Monday, January 26, 2015
Search
  
Submit your own News for
inclusion in our Site.
Click here...
Breaking News
Microsoft Reports Second Quarter Results
Smart TVs Could Be Hackers' Next Target
Oculus Forms Virtual-reality Film Studio
Dell Launches Malware Protection and Detection Service
Motorola Returns To The Chinese Market with Three New Phones
LG Display Buys Rights To Use New OLED Technology
Turkish Court Orders Facebook to Remove Pages Insulting Mohammad
Malaysia Airlines And Russian Dating Sites Topface Websites Hacked
Active Discussions
Sound card for my Laptop
full screen wide screen
Hi
About the restriction problem of chapter quantity in DVD
Booktype utilities for LiteON and OEM DVD Recorders
downgrade a nero vision 5 project to nero vision 2
what is the minimum burning speed
GSA-4163B and bitsetting
 Home > News > General Computing > Google ...
Last 7 Days News : SU MO TU WE TH FR SA All News

Sunday, January 27, 2013
Google Sued Over Snooping


A group of internet users has launched a privacy case against Google for undermining the security settings on Apple's Safari browser to track online usage covertly.

In the first case of its kind in the UK, a number of people have decided to take action and are forming a campaigning group called "Safari Users Against Google's Secret Tracking." They have instructed the law firm, Olswang, to coordinate the claims and are marking Data Privacy Day tomorrow (Jan 28) by launching a Facebook page to provide information to the many other people who might also have been affected. The Facebook page can be found at http://www.facebook.com/SafariUsersAgainstGooglesSecretTracking.

The claims centre around tracking cookies, which had been installed by Google on the computers and mobile devices of people using Apple's Safari internet browser.

According to Olswang, through its DoubleClick adverts, Google designed a code to circumvent privacy settings in order to deposit the cookies on computers in order to provide user-targeted advertising.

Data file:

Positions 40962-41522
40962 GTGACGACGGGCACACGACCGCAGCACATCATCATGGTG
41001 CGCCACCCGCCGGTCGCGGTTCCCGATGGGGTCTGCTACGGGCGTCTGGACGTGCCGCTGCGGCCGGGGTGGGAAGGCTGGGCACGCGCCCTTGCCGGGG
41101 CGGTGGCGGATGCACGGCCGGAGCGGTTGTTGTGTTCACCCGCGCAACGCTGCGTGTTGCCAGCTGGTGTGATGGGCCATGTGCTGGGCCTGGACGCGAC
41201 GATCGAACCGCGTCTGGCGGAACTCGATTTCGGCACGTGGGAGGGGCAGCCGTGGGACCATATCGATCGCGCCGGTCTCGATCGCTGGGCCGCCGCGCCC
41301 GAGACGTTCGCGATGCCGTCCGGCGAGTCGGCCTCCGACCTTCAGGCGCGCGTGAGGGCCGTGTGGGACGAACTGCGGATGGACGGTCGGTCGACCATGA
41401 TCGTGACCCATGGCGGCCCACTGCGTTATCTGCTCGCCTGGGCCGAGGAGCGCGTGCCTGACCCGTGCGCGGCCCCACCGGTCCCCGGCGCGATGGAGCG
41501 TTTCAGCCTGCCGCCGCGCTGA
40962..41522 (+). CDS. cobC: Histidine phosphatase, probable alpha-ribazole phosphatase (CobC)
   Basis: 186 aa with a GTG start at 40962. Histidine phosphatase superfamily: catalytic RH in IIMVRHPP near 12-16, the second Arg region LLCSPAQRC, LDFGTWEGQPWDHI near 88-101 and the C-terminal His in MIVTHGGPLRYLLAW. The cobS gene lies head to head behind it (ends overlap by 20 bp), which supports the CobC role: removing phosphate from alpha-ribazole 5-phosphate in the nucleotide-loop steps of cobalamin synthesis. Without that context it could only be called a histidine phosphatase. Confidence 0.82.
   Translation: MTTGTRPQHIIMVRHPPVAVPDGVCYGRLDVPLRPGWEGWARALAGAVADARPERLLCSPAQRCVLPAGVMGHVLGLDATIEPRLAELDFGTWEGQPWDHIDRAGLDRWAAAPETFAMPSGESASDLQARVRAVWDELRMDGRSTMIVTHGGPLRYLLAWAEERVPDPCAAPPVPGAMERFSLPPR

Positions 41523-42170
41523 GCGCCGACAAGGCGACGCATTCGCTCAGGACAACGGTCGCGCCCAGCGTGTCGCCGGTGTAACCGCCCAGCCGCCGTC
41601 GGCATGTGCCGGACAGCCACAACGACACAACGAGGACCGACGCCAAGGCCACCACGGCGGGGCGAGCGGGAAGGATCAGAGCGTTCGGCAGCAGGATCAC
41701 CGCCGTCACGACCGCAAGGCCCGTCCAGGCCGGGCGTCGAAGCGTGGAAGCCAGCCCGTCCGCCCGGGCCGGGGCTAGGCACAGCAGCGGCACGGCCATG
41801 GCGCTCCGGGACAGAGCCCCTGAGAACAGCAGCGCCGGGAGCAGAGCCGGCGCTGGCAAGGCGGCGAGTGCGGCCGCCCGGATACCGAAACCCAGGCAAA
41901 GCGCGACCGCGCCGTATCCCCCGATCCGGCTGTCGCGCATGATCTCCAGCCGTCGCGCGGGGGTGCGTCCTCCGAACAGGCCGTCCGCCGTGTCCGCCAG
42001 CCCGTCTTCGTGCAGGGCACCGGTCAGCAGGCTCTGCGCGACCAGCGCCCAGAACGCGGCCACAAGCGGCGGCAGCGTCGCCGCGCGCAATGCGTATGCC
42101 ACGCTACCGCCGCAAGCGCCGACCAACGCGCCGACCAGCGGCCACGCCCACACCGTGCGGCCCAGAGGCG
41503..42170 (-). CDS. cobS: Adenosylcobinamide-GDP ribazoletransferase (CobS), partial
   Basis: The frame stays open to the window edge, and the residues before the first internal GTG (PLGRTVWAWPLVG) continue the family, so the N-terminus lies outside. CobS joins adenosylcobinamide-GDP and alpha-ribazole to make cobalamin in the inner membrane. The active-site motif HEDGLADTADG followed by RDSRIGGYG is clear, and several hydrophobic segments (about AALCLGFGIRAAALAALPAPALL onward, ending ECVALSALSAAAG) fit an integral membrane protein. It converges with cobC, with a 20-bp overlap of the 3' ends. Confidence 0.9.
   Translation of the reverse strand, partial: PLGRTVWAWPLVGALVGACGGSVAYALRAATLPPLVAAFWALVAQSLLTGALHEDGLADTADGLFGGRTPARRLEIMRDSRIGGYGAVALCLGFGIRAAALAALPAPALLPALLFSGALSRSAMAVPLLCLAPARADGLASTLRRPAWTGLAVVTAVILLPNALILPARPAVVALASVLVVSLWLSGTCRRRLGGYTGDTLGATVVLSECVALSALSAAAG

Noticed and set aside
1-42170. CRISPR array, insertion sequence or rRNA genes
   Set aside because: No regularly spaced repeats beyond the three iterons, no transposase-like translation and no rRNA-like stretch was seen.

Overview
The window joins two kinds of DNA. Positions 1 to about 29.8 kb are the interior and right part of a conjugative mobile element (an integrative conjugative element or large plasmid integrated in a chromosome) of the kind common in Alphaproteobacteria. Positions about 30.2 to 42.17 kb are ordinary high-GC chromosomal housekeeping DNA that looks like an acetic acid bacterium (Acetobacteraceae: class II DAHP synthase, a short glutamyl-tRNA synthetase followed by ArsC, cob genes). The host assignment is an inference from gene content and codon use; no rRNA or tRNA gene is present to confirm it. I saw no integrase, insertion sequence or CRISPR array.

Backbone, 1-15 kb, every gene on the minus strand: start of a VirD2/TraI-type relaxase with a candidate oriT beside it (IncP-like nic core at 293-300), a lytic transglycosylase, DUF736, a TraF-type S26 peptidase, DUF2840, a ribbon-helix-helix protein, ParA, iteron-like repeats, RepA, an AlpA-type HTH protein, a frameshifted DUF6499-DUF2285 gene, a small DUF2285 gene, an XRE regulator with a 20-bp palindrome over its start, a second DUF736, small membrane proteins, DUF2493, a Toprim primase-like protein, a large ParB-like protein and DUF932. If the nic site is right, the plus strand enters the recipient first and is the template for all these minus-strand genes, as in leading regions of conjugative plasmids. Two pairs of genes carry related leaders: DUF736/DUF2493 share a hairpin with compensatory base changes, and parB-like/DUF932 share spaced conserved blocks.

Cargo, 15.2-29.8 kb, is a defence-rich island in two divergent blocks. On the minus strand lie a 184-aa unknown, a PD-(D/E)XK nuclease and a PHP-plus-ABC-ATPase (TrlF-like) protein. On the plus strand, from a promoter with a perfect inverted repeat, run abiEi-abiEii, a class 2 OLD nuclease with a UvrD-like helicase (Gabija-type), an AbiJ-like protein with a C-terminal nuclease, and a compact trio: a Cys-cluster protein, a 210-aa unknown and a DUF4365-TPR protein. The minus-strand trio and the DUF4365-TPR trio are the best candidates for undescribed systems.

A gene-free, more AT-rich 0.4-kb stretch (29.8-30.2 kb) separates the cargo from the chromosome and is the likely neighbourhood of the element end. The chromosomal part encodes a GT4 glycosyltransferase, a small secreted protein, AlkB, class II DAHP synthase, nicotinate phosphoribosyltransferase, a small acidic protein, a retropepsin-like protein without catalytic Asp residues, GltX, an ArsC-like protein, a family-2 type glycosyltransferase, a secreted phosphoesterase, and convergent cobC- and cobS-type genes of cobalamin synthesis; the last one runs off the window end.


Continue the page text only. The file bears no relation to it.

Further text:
"The claimants thought that cookies were being blocked on their devices because of Safari's strict default privacy settings and separate assurances being given by Google at the time. This was not the case," the Law firm said.

The practice was only stopped when an academic researcher noticed Google's activity and published an expos? in the United States. Google was subsequently found to be in violation of an existing order from the US Federal Trade Commission and was fined a record $22.5million.

Olswang say that this action breached their clients' confidence and privacy and are now seeking damages, disclosure and an apology from the company.


Previous
Next
Nokia Offers New Music Service To Lumia Users        All News        Japan To Start Broadcasting 4K TV in 2014
Samsung to Invest in Shanghai Plant: report     General Computing News      Anonymous Take Down U.S. Commission Website

Get RSS feed Easy Print E-Mail this Message

Related News
Google to Sell Wireless Services: report
Google Spending On Lobbying Topped 15 Tech And Communications Companies
Google To Bid For The Department of Defense Healthcare Management Systems Modernization Program
Google Stops Selling Glass
Apple, Google To End Lawsuit Over Poaching
Google Translate app Updated
Google To Offer Real-time Translation Too
Yahoo Almost Reaches Bing In US Search Share
Google Introduces Cast for Audio
Gmail Blocked in China
Google Unveils Its First Self-Driving Car
Google Concerned About MPAA's Actions To Revive SOPA

Most Popular News
 
Home | News | All News | Reviews | Articles | Guides | Download | Expert Area | Forum | Site Info
Site best viewed at 1024x768+ - CDRINFO.COM 1998-2015 - All rights reserved -
Privacy policy - Contact Us .